• Abstract: Publication date: Available online 1 November 2019Source: American Journal of OtolaryngologyAuthor(s): Christopher J. Ito, Nelson May, Stilianos Kountakis ObjectiveThe purpose of this study was to evaluate the outcomes of patients with cribriform cerebrospinal fluid leaks undergoing endoscopic repair with an easy and reproducible middle turbinate-sparing technique.Material and methodsDate was obtained by retrospective chart review and includes a description of the technique with technical pearls and contraindications to the approach.ResultsWe report 17 patients who underwent repair of cribriform cerebrospinal fluid leaks with a middle turbinate-sparing technique with 100% success rate at a mean follow up of 38 months. One patient complained of hyposmia. There were no other complications.ConclusionsThe endoscopic middle turbinate-sparing approach to repair cribriform cerebrospinal fluid leaks using a free mucosal graft is easy, effective, and reproducible.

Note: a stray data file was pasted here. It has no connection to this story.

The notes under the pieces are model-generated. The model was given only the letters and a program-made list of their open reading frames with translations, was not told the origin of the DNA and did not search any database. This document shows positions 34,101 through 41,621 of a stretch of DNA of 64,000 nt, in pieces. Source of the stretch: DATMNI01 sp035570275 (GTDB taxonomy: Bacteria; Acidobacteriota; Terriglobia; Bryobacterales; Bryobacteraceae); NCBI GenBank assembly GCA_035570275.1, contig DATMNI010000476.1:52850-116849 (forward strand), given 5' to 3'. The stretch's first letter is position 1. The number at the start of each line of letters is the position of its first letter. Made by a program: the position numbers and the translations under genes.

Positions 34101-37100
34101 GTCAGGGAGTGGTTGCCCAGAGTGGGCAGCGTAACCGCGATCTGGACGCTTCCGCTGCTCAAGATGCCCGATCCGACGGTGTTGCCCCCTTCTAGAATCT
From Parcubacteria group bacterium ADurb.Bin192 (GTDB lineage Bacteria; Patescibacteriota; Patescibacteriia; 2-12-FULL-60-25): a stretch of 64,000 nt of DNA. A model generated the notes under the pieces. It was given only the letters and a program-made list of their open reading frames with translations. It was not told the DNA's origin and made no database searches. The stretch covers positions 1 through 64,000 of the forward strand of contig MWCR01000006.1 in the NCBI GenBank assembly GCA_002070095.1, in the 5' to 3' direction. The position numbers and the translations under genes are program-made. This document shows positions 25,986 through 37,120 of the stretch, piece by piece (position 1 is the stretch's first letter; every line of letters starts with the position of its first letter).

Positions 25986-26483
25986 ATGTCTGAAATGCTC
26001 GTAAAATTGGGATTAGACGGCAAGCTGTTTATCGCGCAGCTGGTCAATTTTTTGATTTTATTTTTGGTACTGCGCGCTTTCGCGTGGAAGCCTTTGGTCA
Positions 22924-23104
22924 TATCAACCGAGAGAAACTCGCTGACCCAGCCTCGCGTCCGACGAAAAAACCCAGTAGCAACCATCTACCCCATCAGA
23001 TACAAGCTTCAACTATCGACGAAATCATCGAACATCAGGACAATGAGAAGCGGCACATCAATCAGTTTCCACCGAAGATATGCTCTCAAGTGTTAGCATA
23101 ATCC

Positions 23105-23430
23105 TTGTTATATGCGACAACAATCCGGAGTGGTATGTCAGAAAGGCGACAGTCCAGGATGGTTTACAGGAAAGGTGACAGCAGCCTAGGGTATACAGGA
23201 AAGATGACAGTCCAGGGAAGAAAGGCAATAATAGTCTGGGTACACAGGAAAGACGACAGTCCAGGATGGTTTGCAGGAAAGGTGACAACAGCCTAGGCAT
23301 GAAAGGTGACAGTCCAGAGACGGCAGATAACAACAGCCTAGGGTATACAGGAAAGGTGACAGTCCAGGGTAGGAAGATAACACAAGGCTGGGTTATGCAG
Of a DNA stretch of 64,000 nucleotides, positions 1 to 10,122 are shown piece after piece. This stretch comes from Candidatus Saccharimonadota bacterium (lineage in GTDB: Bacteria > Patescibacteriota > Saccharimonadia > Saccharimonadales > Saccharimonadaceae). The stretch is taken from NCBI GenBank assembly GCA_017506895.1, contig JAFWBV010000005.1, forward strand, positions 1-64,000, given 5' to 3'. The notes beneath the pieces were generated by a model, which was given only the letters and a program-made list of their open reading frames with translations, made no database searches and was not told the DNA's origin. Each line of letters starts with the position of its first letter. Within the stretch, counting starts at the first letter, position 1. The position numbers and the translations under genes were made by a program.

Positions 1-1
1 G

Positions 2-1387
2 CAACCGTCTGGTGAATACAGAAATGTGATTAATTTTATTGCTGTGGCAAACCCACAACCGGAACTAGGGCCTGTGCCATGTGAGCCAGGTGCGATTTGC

• Orbital complication of acute ethmoiditis: A Tunisian paediatric cross
           sectional study